As students start preparing to leave Hanover for leave terms and winter break, those students Dartmouth accepted when Hurricane Katrina devastated Gulf Coast-area schools are getting ready to say goodbye to Dartmouth and move back to their home institutions permanently.
Just before Fall term began, the College admitted 32 students from colleges and universities that had to suspend operations during the fall semester. The students were admitted with the understanding that they would return to their home institutions when classes resumed.
"The hardest thing was to come here and be like, should I even bother trying to make friends and being outgoing?" said Damion Mathis, who would have been a freshman at Tulane.
Mathis, who went to a strict boarding school and lived on his own for a year after graduation, said he had trouble finding the much-touted diversity in Dartmouth's undergraduates.
"The people that go to Tulane are a little more from my type of background," he said.
Mathis also found living off-campus difficult but said he would consider transferring to Dartmouth if he doesn't like Tulane.
"The fact is that I have experienced Dartmouth, so I know what to expect. And my schedule here is great," he said, citing the fact that he only has class three days a week.
Two juniors who had already experienced Tulane were more positive about their times at Dartmouth than was Mathis, who has yet to attend the New Orleans university.
"I have to say, I did not expect to be as sad about leaving Dartmouth as I am," Krista Saubert said. "At first I was like, 'I just want to get back to Tulane,' but now I'm saying, 'If I could stay for the year that would be really cool.'"
Saubert is not considering transferring, however, because she is scheduled to graduate from Tulane a semester early and is required to enroll there this spring.
Saubert, whose father is a Dartmouth alumnus, became involved in a theatrical production soon after arriving at Dartmouth and said that her role in the play has significantly contributed to her positive experience at the College.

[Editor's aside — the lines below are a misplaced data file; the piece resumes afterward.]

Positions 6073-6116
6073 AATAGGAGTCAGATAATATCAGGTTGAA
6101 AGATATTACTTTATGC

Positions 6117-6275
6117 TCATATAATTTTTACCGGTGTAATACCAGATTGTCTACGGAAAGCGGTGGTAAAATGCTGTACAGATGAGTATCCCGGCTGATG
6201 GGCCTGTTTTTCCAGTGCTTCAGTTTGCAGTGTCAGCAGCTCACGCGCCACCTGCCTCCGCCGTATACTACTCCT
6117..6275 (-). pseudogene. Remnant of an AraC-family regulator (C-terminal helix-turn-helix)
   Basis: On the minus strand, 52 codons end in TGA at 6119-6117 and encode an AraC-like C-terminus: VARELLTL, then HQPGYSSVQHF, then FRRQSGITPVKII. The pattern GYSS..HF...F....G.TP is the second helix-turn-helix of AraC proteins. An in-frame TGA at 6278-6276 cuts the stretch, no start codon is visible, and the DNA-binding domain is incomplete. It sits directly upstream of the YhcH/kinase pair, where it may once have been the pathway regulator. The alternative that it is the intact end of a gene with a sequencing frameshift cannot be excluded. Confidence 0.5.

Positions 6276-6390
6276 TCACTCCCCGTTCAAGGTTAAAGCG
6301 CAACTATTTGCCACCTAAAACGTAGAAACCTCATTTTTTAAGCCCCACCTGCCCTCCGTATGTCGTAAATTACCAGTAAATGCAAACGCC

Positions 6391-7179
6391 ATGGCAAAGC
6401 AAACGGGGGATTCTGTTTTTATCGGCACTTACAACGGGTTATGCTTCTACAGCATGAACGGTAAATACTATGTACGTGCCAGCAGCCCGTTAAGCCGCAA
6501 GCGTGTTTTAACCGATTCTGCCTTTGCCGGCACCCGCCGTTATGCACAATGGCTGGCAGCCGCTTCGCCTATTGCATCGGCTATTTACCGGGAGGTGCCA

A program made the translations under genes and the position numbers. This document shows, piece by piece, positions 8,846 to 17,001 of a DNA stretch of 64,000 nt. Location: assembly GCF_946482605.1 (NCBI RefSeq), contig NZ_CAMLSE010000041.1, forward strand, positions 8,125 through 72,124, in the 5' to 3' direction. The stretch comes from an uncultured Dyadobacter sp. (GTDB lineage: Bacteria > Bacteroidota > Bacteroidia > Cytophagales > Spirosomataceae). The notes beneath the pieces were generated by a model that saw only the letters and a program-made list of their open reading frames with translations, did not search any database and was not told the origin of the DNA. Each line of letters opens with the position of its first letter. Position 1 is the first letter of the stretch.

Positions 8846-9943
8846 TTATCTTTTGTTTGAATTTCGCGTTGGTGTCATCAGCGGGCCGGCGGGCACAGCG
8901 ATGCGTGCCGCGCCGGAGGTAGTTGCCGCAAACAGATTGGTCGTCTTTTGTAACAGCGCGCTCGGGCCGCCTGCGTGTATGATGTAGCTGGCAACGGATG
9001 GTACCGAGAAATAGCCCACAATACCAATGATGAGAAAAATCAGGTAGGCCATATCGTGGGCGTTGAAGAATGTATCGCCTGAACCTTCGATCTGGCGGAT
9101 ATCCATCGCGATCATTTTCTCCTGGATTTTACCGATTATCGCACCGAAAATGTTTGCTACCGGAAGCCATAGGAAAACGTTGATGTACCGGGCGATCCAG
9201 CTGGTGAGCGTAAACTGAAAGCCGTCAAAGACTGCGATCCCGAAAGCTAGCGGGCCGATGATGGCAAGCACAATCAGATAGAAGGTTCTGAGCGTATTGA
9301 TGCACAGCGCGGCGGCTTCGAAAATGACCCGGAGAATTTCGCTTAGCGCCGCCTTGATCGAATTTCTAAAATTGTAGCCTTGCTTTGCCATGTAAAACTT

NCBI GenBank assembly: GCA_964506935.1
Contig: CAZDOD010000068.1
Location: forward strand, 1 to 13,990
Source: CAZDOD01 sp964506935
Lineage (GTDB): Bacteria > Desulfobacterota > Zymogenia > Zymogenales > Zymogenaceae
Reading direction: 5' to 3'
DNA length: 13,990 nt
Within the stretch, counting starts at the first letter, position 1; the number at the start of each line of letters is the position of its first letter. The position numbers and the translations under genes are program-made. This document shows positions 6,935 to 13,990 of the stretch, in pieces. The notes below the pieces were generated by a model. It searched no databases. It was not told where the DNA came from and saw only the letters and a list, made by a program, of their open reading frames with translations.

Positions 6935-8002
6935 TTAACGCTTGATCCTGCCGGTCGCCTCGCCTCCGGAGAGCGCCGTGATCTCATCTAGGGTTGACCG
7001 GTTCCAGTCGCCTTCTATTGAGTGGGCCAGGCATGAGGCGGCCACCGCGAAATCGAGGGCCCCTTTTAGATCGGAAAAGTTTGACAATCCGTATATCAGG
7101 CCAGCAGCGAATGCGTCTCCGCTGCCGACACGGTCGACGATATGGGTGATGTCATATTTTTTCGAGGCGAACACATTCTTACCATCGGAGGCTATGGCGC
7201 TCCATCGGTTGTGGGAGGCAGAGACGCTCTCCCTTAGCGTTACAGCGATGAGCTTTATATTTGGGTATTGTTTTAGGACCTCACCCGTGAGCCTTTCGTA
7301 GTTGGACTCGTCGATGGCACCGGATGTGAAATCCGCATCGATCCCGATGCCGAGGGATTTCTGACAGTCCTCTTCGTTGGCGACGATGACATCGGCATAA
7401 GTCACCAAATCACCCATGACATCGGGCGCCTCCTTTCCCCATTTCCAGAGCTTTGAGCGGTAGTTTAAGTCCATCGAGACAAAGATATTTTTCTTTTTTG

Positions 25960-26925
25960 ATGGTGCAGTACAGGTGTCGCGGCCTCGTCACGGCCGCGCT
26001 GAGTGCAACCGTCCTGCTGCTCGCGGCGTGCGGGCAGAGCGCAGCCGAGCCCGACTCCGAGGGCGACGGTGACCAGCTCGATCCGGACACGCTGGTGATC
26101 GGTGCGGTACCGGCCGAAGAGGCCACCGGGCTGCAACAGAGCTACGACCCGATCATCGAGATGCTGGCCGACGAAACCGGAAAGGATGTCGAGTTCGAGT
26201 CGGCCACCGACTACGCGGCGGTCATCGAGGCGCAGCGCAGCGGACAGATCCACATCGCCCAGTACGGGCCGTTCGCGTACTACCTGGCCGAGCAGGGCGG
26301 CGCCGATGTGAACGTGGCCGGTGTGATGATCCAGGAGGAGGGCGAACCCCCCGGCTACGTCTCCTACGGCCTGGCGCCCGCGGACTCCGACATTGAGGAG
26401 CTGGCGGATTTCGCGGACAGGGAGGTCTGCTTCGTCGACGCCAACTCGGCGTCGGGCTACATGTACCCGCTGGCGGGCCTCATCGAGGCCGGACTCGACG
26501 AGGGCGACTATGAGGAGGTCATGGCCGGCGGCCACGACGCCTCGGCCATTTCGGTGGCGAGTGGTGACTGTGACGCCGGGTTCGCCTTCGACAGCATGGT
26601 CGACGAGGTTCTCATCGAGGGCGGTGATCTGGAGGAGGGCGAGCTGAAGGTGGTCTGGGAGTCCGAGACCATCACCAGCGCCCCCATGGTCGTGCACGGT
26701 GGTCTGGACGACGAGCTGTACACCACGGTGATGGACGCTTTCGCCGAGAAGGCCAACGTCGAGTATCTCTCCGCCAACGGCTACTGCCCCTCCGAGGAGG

"The play has really helped me find my little niche at Dartmouth," she said.
While Saubert says she doesn't frequent Greek houses, one displaced student has found his niche in the fraternity system.
Aaron Gleiberman moved into Bones Gate fraternity after the organization volunteered the space for a Gulf Coast-area student.
"I attribute a lot of my success at Dartmouth to BG," he said. "I think I would have been nowhere near as happy [living somewhere else]."
The fraternity is apparently glad to have taken Gleiberman on for the term, as its current BlitzMail nickname is "Unofficial Party Spot of the Refugees." Members of the fraternity have taken to calling Gleiberman "'Fugee."
While he admits that the social life at Dartmouth is more active than he had originally thought, Gleiberman does not plan to apply as a transfer student.
"I think about it, but the fact of the matter is that Tulane's my home," he said.
Still, students could not help but become integrated into Dartmouth life, even if they are leaving in two weeks.
"It's definitely to the point where last night it was really bothering me because my blitz notification wasn't working, so I had to open blitz every five minutes," Saubert said. "I've definitely caught the blitz bug."
And Gleiberman, the frat boy of the group, truly proved himself a member of the clan when, in response to a query about his beer pong skills, replied, "I'm nasty."